R Marketing Dept. is another competitor. I went to a networking event 6 years ago and met a man who owned a marketing company. He was very successful. He had huge success as the VP of Marketing for a huge international company operating locally. He retired from that company to start his own marketing firm, and he’s extremely well-known. Everyone I talked to wanted me to meet Steve. They all talked about how he’s the best marketer they knew. They were right, he is incredible. Steve has been a huge supporter of me and our company from the very beginning. He loves our magazines and has not only advertised himself in them, he’s also referred business to us. Thank you, Steve!
As the market changed and printing costs increased 68% in 2022, we had to introduce new products, which meant moving into more of a competitor's role with R-Marketing, Steve’s company. I worried about this, not wanting to lose my friendship with Steve. Not only has he been a friend to me, he is also a mentor. I have learned so much from him. I would never do anything to hurt him or his business, so this was a bit of an uncomfortable position.
Not only has Steve been extremely supportive of the changes I have made, but he also invited me to be part of a Mastermind group with some of his best clients and friends. This exclusive group gets together 2x per month and we discuss our businesses and how to best grow and succeed. Steve not only didn’t get angry that our businesses crossed over more than before, but he invited me in even closer. He is an educator and uses courses to teach his clients and potential clients to market more effectively. These classes are excellent and I have attended them 2x. Highly recommended! Here is the link if you are curious: https://rmarketingdept.com/business-growth-blitz/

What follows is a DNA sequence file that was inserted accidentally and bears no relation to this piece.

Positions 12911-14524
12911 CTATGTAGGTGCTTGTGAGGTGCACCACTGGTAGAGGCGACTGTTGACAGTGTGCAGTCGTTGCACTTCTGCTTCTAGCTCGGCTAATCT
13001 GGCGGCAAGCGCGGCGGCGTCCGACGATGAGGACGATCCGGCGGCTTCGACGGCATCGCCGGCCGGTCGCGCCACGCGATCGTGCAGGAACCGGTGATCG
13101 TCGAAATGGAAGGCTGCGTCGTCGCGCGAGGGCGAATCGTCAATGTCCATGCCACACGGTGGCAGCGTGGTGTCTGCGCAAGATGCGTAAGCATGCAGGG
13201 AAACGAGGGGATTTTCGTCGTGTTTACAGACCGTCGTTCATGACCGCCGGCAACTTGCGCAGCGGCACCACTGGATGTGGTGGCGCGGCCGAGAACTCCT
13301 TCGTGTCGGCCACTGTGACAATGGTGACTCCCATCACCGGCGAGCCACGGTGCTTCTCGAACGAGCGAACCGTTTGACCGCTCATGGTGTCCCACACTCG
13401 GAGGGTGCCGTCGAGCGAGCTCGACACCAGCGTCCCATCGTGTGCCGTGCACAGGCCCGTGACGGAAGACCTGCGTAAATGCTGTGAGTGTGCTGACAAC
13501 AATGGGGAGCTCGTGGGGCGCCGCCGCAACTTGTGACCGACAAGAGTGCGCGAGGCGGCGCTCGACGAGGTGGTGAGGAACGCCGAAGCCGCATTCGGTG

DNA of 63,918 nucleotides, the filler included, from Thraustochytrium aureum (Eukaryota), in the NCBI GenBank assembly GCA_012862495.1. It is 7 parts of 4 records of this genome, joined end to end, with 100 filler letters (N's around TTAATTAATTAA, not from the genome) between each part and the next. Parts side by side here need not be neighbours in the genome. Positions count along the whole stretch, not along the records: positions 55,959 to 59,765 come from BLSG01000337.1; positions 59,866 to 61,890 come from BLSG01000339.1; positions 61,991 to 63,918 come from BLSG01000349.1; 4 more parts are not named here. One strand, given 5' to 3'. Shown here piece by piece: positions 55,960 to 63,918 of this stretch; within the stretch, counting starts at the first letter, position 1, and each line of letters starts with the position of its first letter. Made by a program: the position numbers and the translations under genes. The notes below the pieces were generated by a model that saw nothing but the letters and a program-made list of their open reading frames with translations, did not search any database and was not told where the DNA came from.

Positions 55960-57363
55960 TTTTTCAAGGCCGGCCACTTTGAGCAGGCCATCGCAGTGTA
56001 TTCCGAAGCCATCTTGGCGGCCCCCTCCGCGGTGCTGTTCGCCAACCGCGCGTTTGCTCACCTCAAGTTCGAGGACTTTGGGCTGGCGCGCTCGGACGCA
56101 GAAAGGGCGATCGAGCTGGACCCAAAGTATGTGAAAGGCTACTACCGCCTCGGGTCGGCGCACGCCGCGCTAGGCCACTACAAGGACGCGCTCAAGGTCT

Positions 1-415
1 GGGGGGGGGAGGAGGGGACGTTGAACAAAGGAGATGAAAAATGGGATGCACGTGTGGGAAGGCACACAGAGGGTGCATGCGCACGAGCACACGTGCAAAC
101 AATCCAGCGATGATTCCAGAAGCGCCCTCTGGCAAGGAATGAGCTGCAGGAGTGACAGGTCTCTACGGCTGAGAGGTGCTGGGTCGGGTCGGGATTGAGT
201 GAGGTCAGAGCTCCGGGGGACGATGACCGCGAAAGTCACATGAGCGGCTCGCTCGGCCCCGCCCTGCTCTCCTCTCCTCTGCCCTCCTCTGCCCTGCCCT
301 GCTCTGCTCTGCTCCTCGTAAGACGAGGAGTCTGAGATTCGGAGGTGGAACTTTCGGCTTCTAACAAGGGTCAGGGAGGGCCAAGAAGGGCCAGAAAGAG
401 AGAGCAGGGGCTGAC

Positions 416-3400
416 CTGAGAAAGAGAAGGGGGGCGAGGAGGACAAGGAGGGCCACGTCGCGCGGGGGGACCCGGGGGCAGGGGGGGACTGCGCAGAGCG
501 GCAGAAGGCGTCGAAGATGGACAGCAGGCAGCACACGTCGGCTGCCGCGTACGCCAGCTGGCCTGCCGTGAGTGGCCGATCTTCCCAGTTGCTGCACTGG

I have always loved teaching, and I’ve known that someday, I would create a course and teach classes similar to how Steve teaches. I knew before I ever met Steve. When I knew it was time for me to take on the role of course instructor, I approached Steve and asked him if he would be OK if I started teaching classes as well. We have different styles and different content although much of it overlaps. I will tell you though, if you really want to be an expert marketer, you should attend both of our courses. I was nervous Steve would be frustrated with me for starting my own course, but surprisingly, he wasn’t. He expressed to me directly that he was OK with it, and wanted to support me. That was classy! I was so grateful because I knew this was how I needed to grow my business, but I did not want to affect my friendship with Steve. I’ve always felt people are more important than money.